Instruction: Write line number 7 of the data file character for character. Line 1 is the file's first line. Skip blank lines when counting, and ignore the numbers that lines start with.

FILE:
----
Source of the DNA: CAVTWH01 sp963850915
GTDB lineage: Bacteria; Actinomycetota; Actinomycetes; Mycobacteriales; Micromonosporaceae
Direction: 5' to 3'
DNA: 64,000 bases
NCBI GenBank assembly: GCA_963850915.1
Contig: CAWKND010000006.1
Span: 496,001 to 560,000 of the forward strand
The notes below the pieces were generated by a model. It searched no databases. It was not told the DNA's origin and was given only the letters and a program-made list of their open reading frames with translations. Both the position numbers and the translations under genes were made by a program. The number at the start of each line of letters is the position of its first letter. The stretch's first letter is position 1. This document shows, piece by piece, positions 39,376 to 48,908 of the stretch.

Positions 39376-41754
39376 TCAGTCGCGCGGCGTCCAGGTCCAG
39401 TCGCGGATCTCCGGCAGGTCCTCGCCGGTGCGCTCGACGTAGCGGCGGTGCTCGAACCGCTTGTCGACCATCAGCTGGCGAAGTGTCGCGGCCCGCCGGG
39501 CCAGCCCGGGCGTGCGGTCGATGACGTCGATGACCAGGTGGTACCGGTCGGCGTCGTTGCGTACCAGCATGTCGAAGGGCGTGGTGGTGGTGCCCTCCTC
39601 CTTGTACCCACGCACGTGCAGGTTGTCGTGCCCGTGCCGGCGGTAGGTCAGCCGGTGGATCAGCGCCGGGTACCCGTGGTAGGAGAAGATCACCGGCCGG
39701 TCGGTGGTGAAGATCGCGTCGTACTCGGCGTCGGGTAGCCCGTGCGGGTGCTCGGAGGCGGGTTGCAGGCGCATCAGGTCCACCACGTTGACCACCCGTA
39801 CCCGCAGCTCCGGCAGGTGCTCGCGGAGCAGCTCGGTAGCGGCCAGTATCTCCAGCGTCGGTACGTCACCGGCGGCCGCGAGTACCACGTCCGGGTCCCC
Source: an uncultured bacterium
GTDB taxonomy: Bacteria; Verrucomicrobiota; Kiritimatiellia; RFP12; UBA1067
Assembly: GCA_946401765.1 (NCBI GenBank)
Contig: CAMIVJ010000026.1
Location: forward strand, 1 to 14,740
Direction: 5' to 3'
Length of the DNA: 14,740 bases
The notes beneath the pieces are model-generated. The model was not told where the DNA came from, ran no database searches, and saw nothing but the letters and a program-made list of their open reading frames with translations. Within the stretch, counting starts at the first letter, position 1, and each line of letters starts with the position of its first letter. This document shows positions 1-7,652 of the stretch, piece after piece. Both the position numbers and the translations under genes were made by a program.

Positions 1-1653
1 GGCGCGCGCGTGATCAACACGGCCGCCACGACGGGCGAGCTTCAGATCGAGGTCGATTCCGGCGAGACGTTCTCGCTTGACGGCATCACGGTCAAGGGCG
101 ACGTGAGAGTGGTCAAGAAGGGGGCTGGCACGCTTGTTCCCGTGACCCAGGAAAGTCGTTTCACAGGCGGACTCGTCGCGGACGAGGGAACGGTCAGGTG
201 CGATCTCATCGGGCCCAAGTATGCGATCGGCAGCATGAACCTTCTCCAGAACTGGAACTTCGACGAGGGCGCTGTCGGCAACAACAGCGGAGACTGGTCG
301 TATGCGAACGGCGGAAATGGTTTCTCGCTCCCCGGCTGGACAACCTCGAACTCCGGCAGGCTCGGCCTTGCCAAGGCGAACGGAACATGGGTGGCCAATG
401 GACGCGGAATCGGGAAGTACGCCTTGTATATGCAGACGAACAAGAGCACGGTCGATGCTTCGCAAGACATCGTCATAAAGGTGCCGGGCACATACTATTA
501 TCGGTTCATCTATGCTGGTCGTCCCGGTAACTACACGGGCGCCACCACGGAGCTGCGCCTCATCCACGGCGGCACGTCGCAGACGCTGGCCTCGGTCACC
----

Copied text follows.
Span: 496,001 to 560,000 of the forward strand